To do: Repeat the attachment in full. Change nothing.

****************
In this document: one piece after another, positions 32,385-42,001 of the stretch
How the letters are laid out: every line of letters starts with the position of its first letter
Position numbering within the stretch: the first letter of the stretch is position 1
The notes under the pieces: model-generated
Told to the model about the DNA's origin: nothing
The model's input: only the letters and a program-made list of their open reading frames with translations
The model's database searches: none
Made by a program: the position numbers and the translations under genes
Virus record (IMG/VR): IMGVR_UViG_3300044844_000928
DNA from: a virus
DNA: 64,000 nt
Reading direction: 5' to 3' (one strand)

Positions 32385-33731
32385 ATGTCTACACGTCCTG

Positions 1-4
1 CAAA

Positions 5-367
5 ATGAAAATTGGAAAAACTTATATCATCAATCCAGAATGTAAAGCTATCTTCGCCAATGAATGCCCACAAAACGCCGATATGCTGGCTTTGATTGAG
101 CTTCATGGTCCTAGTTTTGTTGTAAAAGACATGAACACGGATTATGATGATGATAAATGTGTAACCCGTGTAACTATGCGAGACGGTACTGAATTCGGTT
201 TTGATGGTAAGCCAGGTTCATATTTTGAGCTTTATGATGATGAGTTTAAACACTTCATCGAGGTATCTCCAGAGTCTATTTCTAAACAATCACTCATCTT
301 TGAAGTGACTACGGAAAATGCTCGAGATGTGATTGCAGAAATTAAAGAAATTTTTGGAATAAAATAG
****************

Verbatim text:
In this document: one piece after another, positions 32,385-42,001 of the stretch
How the letters are laid out: every line of letters starts with the position of its first letter
Position numbering within the stretch: the first letter of the stretch is position 1
The notes under the pieces: model-generated
Told to the model about the DNA's origin: nothing
The model's input: only the letters and a program-made list of their open reading frames with translations
The model's database searches: none
Made by a program: the position numbers and the translations under genes
Virus record (IMG/VR): IMGVR_UViG_3300044844_000928
DNA from: a virus
DNA: 64,000 nt
Reading direction: 5' to 3' (one strand)

Positions 32385-33731
32385 ATGTCTACACGTCCTG

Positions 1-4
1 CAAA

Positions 5-367
5 ATGAAAATTGGAAAAACTTATATCATCAATCCAGAATGTAAAGCTATCTTCGCCAATGAATGCCCACAAAACGCCGATATGCTGGCTTTGATTGAG
101 CTTCATGGTCCTAGTTTTGTTGTAAAAGACATGAACACGGATTATGATGATGATAAATGTGTAACCCGTGTAACTATGCGAGACGGTACTGAATTCGGTT
201 TTGATGGTAAGCCAGGTTCATATTTTGAGCTTTATGATGATGAGTTTAAACACTTCATCGAGGTATCTCCAGAGTCTATTTCTAAACAATCACTCATCTT
301 TGAAGTGACTACGGAAAATGCTCGAGATGTGATTGCAGAAATTAAAGAAATTTTTGGAATAAAATAG